This fall, the Council on Social Work Education (CSWE) named Piero Goytizolo and William Lopez to its Minority Fellowship Program for doctoral and master’s degree students. CSWE Minority Fellows receive a stipend and specialized training to provide mental health and substance abuse care to racial and ethnic minority populations and commit to employment in these areas following graduation. Both Goytizolo and Lopez are part of Boston College School of Social Work’s (BCSSW) Latinx Leadership Initiative (LLI).
For Piero Goytizolo, MSW ’20, receiving the CSWE Minority Fellowship seems like the culmination of a decades-long journey.
After graduating from high school, he pursued several different disciplines—mathematics, bioengineering, and accounting—before committing to his passion, psychology. In 2018, while reviewing graduate programs, he was drawn to BCSSW due to the LLI. “I really loved the idea of it,” says Goytizolo, who was born in Peru and lived in the country for three years as a child. “I’ve always wanted to do work with minorities and with Spanish-speaking or Latinx clients. It made sense.”
At BCSSW, Goytizolo is pursuing a clinical track in the mental health field of practice and has studied couples therapy and internal family systems. He’s bilingual, and has taken five core requirements and extracurriculars in Spanish. His experience in the LLI, which is led by Founding Director and Associate Professor of Global Practice Rocío Calvo, has offered Goytizolo a sense of community that has come to define his BCSSW experience. “I never realized that I felt like an outsider in both Peru and America,” Goytizolo says. “The first time I felt at home and part of a community was when I was surrounded by other bilingual, bicultural, Latinx, second-generation immigrant students who were raised in America. We understand each other’s unique struggles, passions, and motivations like no one else can.”
Goytizolo currently works at the Justice Resource Institute (JRI), where he holds multiple roles: clinical intern, therapeutic mentor, and member of the therapeutic training and support staff. He is also a Community Residence Counselor at McLean Hospital. At the JRI, he provides in-home family therapy and outpatient therapy to clients who experience a broad range of psychopathological struggles, and of his work at McLean, where he provides patient care for adolescents and children, Goytizolo says, “I genuinely love what I do, and it feels like I’m just coincidentally getting paid for it.”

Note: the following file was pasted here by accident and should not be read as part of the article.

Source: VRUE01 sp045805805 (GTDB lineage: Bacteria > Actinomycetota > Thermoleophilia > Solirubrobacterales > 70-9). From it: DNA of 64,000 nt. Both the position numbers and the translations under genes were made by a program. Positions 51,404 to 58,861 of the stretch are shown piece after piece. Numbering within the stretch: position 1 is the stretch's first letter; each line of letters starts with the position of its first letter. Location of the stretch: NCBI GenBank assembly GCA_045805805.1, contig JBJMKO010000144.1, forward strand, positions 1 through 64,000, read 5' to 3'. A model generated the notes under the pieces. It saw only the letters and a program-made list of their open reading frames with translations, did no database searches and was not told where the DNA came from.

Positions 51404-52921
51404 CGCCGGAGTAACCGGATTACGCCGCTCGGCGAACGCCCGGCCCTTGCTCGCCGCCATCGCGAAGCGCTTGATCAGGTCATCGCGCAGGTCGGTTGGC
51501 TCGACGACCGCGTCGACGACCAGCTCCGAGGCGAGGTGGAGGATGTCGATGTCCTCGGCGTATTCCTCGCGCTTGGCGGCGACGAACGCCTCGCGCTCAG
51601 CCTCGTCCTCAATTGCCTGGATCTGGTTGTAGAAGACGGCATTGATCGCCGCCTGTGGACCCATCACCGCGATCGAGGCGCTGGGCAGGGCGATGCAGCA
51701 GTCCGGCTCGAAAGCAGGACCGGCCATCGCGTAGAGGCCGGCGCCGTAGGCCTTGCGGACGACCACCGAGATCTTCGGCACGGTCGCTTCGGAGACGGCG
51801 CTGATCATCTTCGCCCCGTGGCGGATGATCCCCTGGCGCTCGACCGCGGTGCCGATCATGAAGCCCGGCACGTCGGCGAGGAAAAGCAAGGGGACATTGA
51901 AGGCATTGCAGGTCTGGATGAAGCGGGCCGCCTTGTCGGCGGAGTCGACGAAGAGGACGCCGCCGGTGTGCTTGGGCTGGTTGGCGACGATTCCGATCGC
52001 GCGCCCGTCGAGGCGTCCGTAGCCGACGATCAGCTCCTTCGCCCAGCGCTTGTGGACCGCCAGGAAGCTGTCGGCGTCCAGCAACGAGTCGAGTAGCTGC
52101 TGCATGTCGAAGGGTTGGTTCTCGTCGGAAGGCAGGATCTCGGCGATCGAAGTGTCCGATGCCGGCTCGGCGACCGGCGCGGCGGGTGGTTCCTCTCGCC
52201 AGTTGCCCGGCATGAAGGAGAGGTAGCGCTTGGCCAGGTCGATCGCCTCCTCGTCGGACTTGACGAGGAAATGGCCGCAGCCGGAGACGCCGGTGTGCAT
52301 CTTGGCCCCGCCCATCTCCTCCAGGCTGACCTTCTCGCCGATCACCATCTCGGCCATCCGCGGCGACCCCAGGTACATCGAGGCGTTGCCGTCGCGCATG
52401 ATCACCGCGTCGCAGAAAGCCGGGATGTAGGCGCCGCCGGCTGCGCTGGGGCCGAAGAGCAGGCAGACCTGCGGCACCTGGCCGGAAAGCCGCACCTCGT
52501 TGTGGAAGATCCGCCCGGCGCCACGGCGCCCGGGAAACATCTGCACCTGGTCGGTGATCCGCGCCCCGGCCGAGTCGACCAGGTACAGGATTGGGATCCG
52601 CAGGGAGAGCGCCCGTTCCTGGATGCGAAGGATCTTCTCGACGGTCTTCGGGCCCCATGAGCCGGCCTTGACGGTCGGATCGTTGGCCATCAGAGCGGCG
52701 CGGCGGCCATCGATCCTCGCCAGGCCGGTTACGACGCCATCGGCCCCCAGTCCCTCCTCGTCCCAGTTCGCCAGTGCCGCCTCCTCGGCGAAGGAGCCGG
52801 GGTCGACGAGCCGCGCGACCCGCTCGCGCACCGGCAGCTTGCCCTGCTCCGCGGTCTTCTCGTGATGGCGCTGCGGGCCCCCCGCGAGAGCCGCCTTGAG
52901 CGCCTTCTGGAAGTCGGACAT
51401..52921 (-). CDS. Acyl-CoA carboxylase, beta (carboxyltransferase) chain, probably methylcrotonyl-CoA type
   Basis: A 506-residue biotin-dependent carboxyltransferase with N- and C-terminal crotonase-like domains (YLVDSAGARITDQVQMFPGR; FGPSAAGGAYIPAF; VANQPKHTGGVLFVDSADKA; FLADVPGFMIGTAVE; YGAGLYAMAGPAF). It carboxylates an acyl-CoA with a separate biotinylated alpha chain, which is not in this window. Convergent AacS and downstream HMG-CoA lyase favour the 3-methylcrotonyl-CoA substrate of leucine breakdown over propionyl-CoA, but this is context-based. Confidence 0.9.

He will graduate in May with a master’s degree in social work and aspires to do couples therapy.
The CSWE Minority Fellowship requires that recipients work for a period with underrepresented and underserved racial/ethnic minority persons, a requisite that Goytizolo says suits his aspirations perfectly. “I want to have my own practice doing couples therapy, individual therapy, and family therapy with Latinx populations and LGBT populations,” he says. “There’s a critical need for that right now.”
William Lopez, MSW ’20, became interested in social work as an adolescent helping his Salvadoran parents find mental health care for his younger sister.
“I was always the one that translated for my parents,” recalls Lopez. “I was reading a lot of medical documents.” The experience was difficult but ultimately rewarding, as he and his family found the right care.
Lopez was accepted into several schools of social work but selected BCSSW for the Latinx Leadership Initiative. “The difference was the LLI,” he says.
Lopez is a research assistant for his mentor, Rocío Calvo, on a study of older Latinx immigrants and the obstacles they face in accessing community-based care and services. The program has also helped him find “family” on campus. “Most of my friends are from the LLI,” he says, “and it’s where I heard about the Minority Fellowship.”
At BCSSW, Lopez has studied cognitive behavioral therapy, adult psych trauma, and couples and family therapy in the clinical program. His field of practice is mental health, and in addition to his work with Professor Calvo, he assists in a review of Latinx family interventions, led by Assistant Professor María Piñeros-Leaño. After spending a year as the social work intern at SeaCoast High School in Revere, his current field placement is as a mental health social work intern at Massachusetts General Hospital.
He is honored to have received the CSWE Fellowship. “It means that I can contribute to the Latinx population,” he said, which is a community Lopez sees as particularly vulnerable at this moment. “I want to heal people in the Latinx community as well as to help build a sense of community widely needed across the nation.”
Lopez was the first in his family to graduate from high school and college, and in May he will be the first to attain a master’s degree. He aims to open his own practice to serve the Latinx community. Before that, though, one more first: Lopez plans to apply to the PhD program at BCSSW for a doctorate in social work.